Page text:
African Countries that implemented CAADP earlier, have higher agricultural productivity and GDP growth, 2016 agriculture report states
Nairobi, 7th September 2016 – “Countries that have implemented the Comprehensive Africa Agriculture Development Programme (CAADP) have posted higher agriculture productivity and stronger GDP growth as well as sharper declines in malnutrition compared to countries that have not adopted it.” This is contained in the Alliance for a Green Revolution in Africa (AGRA)’s 2016 African Agriculture Status Report (AASR) that was released today during the 2016 AGR Forum.
H.E. Tumusiime Rhoda Peace, AUC Commissioner for Rural Economy and Agriculture, Dr, Namanga Ngongi, Chairman of the Board of Trustees, Africa fertilizer and Agribusiness Partnership and former AGRA President and AGRA’s Head of Monitoring and Evaluation, Dr. David Ameyaw launched the report yesterday.
The document provides a detailed analysis of an impressive and progressive decade of African agriculture.
Commissioner Tumusiime said, “The report shows the steady and impressive impact that CAADP has had over the last decade and how countries are benefitting from it, with the Malabo Declaration now on board, we can only move forward and seize the moment for agricultural transformation.”
“The last ten years have made a strong case for agriculture as the surest path to producing sustainable economic growth that is felt in all sectors of society—and particularly among poor Africans,” said AGRA President Agnes Kalibata. “The track record is far from perfect,” she added. “Many governments face significant budget constraints and far too many farming families continue to lack basic inputs, like improved seeds or fertilizers. But the evidence is clear. When we invest in our farmers and in the all the things they need to succeed, good things happen across the economy.”
According to AGRA, the report finds that “after decades of stagnation, much of Africa has enjoyed sustained agriculture productivity growth since 2005, and as a result, poverty rates have declined in places like Ghana, Rwanda, Ethiopia and Burkina Faso.
CAADP which was endorsed by AU Heads of State and Government in 2003, among other requirements calls for African governments to allocate 10 percent of their national budgets to agriculture and to aim for six percent annual growth in the sector.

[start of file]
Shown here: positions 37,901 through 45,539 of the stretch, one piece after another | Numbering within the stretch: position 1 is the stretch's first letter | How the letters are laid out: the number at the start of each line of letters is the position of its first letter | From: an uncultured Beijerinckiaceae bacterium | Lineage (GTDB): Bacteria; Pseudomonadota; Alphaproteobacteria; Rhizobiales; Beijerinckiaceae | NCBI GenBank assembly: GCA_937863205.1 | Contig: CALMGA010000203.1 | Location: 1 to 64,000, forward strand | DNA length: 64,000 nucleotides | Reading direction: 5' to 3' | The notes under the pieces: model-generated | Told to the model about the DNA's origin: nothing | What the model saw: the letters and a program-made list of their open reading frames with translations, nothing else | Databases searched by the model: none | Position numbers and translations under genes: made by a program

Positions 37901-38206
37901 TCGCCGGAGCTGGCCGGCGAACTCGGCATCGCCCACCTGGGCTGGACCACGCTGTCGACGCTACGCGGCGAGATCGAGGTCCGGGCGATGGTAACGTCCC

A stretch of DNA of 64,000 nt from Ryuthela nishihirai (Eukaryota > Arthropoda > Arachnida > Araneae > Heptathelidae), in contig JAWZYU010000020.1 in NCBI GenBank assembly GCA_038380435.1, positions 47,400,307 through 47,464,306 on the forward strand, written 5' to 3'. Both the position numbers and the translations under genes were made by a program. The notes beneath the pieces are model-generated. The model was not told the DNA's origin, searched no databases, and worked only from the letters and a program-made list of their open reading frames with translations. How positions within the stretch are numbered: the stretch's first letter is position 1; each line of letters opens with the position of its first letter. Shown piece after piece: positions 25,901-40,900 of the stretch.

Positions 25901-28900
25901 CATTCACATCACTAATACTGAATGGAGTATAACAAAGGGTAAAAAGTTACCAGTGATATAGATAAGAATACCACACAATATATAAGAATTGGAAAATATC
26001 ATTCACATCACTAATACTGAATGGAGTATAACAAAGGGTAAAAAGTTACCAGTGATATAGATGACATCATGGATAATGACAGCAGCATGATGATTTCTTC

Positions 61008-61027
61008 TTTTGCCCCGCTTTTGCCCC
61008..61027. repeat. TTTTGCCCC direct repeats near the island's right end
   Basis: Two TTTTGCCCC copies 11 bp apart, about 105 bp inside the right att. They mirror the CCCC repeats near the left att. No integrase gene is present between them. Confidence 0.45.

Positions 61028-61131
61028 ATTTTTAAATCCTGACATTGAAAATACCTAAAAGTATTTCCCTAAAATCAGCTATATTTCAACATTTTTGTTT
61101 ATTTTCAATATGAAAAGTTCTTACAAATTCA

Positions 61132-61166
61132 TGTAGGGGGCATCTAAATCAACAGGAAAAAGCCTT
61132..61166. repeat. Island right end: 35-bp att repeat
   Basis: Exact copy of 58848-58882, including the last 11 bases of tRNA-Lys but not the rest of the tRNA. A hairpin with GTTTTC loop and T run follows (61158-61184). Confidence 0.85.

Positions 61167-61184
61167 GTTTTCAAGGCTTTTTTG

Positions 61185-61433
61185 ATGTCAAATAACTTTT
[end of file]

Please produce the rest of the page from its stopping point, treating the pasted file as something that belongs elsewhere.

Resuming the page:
The AGRA report states that early adopters of the CAADP goals have seen productivity on existing farmlands rise by 5.9 to 6.7 percent per year. This boost in turn helped spur a 4.3 percent average annual increase in overall GDP. Countries that signed on to CAADP later, achieved anywhere from a 3 to 5.7 percent growth in farm productivity and a 2.4 to 3.5 percent increase in GDP.
Meanwhile, countries on the sidelines saw farm productivity rise by less than 3 percent and GDP rise by only 2.2 percent.
The trend, AGRA states, is similar for declines in malnutrition, with countries that have embraced the CAADP process experiencing annual declines ranging from 2.4 to 5.7 percent, while those who have not averages only a 1.2 percent decline.
The report acknowledges that the 2014 AU Malabo Declaration on agriculture has significantly expanded the CAADP agenda in terms of thematic coverage and mutual accountability in countries.
The report further states that in as much as there has been progress in agricultural development in countries, much more needs to be done to sustain and deepen the agricultural transformation process as laid out in the Malabo Declaration and requires countries to redouble their efforts to effectively address key challenges such as; meeting funding targets, enhancing technical and institutional capacities and improving inter-ministerial coordination, among others.
The AGRF 2016, under the theme, “seize the moment” has brought African leaders to advance policies and secure investments that will ensure a better life for millions of Africa’s farmers and families.
A major highlight of the forum will be the inaugural award of the new Africa Food Prize which was created to call attention to individuals and institutions that are inspiring and driving agriculture innovations that can be replicated throughout Africa.
For more information please contact:
Ms. Carol Jilombo
CAADP Communications Officer
Department of Rural Economy and Agriculture
For further information: